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BU trustee Jonathan Cole is trying to save Abraham Lincoln’s education legacy.
Lincoln signed the Morrill Act, the law creating public colleges and universities, in 1862 as a way to make higher education available to all Americans, not just the wealthy. But the Great Recession of 2007–2009 drove states to slash budgets for these institutions, jeopardizing their historic mission, says Cole, a Columbia University professor of sociology and provost emeritus. That’s why he joined the Lincoln Project, which was created by the American Academy of Arts & Sciences. Its members, comprised of academic, business, and political leaders, held a series of meetings around the country in 2014 and 2015 with public university trustees and presidents, state lawmakers, and others. The goal was to collect data and make recommendations for reversing reduced support for public higher education, which educates more than two-thirds of postsecondary US students. The project has released a raft of suggestions, headlined by a plea to states to pump more money into their state schools. (State support for public higher ed in recent years has ranged from just over $3,200 per student in New Hampshire to more than $19,000 per student in Alaska.)
Other recommendations by the project—whose full title is The Lincoln Project: Excellence and Access in Public Higher Education—include a new national endowment for public higher education and calls for colleges and universities to aggressively recruit business partners to speed up commercial development of products from academic research, to seek more philanthropic support, and to adopt the efficiencies and money-raising practices of their most innovative peers.
Cole is unpersuaded by the argument that states have other, more pressing, needs to fund. “We have the lowest marginal tax rates in the world,” he says. “You can increase the marginal tax rates on the rich, on the well-to-do, in order to support the ability of kids who come from families who can’t afford it. What I think the Lincoln Project is trying to do is make the public more aware of what they’re losing and how the next generation—their children, their grandchildren—are going to suffer.”
Cole, whose latest book is Toward a More Perfect University, (PublicAffairs, 2016) spoke to Bostonia recently about the project.
They were interested in the perspective of somebody who had spent his entire career at a private university. In my latest book, my concern is greater for the public institutions that have taken on more of the teaching of our students. The place of publics has now far exceeded what Harvard can do, what BU can do, what Columbia can do. Arizona State is now educating 90,000 undergraduates. Berkeley has four times as many students as Columbia, and the California system has well over 250,000, as does the City University of New York.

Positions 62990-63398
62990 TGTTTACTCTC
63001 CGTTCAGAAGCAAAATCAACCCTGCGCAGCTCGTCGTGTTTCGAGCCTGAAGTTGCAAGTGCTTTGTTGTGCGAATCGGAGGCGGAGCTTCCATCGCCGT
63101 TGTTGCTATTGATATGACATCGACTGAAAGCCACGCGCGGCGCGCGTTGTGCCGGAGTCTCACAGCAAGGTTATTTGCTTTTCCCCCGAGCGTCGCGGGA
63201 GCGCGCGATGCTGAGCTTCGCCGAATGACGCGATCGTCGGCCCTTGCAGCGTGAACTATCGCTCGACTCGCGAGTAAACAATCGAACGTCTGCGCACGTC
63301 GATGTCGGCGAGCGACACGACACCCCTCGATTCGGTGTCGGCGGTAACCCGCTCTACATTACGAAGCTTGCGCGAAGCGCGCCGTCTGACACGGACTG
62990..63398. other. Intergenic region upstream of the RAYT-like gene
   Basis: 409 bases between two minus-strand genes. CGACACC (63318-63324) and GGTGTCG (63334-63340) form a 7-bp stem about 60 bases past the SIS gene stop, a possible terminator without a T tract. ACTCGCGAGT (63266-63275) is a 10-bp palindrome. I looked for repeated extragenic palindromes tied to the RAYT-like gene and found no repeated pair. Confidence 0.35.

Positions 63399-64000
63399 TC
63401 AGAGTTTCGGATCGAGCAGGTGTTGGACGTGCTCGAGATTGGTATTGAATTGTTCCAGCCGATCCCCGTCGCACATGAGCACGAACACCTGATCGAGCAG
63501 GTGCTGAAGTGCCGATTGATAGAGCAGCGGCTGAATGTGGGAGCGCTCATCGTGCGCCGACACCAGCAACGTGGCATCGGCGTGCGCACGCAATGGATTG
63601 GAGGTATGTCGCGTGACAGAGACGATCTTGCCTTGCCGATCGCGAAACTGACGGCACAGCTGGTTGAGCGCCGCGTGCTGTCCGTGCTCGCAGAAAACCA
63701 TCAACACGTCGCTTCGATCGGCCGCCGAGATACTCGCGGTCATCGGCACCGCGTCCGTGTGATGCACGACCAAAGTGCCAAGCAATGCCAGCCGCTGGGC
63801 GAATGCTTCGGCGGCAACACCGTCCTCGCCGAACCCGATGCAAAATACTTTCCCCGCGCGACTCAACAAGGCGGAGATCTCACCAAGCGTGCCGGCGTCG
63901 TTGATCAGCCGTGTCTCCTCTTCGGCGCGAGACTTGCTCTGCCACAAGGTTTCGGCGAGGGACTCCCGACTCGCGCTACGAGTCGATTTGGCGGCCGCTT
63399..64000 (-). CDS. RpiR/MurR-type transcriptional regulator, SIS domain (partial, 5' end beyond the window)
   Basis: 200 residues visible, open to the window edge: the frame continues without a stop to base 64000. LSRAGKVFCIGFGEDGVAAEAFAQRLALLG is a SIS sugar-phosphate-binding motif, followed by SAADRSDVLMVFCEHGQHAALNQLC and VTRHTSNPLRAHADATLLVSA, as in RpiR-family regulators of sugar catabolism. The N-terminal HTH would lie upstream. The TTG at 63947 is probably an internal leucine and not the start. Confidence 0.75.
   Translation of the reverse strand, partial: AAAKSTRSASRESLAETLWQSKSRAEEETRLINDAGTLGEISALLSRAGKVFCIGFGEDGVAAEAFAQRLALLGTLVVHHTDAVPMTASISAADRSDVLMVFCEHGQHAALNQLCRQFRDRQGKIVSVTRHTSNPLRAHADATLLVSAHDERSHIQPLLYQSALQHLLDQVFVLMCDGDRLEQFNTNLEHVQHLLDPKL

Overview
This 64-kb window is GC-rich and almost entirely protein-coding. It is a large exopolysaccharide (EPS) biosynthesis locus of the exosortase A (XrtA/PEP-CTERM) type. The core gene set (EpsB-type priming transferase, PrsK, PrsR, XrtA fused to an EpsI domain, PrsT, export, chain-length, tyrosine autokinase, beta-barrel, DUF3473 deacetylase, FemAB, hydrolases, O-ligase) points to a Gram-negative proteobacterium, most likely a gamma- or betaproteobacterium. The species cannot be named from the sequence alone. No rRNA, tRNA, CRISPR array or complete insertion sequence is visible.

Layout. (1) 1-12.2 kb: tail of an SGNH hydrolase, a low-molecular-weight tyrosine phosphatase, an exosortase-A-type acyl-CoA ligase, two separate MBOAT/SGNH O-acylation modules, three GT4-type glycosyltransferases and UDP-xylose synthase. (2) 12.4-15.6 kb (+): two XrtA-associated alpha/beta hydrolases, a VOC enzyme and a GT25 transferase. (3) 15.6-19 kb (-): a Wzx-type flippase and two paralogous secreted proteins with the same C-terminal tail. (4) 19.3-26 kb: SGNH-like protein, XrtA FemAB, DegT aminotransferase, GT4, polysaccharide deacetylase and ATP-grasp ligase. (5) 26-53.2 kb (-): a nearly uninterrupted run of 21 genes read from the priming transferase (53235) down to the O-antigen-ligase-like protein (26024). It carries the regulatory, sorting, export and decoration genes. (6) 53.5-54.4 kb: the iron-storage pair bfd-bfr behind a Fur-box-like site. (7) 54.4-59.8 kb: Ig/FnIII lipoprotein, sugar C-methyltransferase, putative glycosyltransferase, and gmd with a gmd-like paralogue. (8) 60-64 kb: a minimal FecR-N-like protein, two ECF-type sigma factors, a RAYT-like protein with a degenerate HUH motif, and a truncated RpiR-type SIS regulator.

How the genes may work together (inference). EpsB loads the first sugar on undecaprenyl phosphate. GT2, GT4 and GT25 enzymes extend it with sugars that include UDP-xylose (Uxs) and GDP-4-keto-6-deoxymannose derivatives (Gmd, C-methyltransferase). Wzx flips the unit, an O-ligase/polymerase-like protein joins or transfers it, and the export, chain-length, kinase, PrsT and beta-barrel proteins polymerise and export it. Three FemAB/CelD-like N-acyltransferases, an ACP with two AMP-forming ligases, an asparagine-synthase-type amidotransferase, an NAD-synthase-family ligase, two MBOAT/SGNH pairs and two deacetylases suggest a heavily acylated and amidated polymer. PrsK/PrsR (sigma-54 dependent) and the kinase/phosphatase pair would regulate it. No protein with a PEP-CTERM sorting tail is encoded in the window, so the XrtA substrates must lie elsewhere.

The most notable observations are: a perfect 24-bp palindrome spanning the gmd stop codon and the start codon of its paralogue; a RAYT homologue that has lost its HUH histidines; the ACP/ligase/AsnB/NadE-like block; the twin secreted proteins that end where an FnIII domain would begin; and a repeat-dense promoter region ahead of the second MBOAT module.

They’re interrelated. If you diminish the resources sufficiently, you’re going to have tremendous damage to the quality of faculty, to the quality of students you can attract. The view that these institutions are not worth supporting reflects a misunderstanding of the role of universities in the states as incubators of economic growth, innovation, and discovery. Universities have had to find alternative sources of revenue, and most of them transferred that loss in state revenue onto the students by increasing tuition, which became prohibitive. Flagship institutions have students who significantly come from well-to-do residents of those states, foreign students who can pay the full price, and out-of-staters.
I love Bernie Sanders, but I don’t think his proposal was thought out as well as it might have been. If you are Steve Jobs’ daughter or you’re Bill Gates’ child, why shouldn’t you pay the full price? I thought Hillary Clinton’s proposal was a better proposal, which is sort of free tuition for anybody who could really demonstrate the need.
North Carolina has done relatively well in supporting its public institutions. It’s not blue state–red state necessarily. Proposition 13 [limiting property taxes] in California has killed revenue sources.
I don’t think it is more than a .5 probability that it would change in the next four or five years. The country has gone more conservative in certain ways. Second, the state legislatures don’t understand most of it. Arizona has legislators who earn, on average, $35,000 a year. They see professors earning $100,000, and they think, these are privileged people, why do they have to earn that kind of money?
Upward mobility comes through education. I don’t think everyone has to have a college education. They can earn very good incomes—try to get an electrician on Martha’s Vineyard. But those who have the talent should be able to get through without too much of a burden.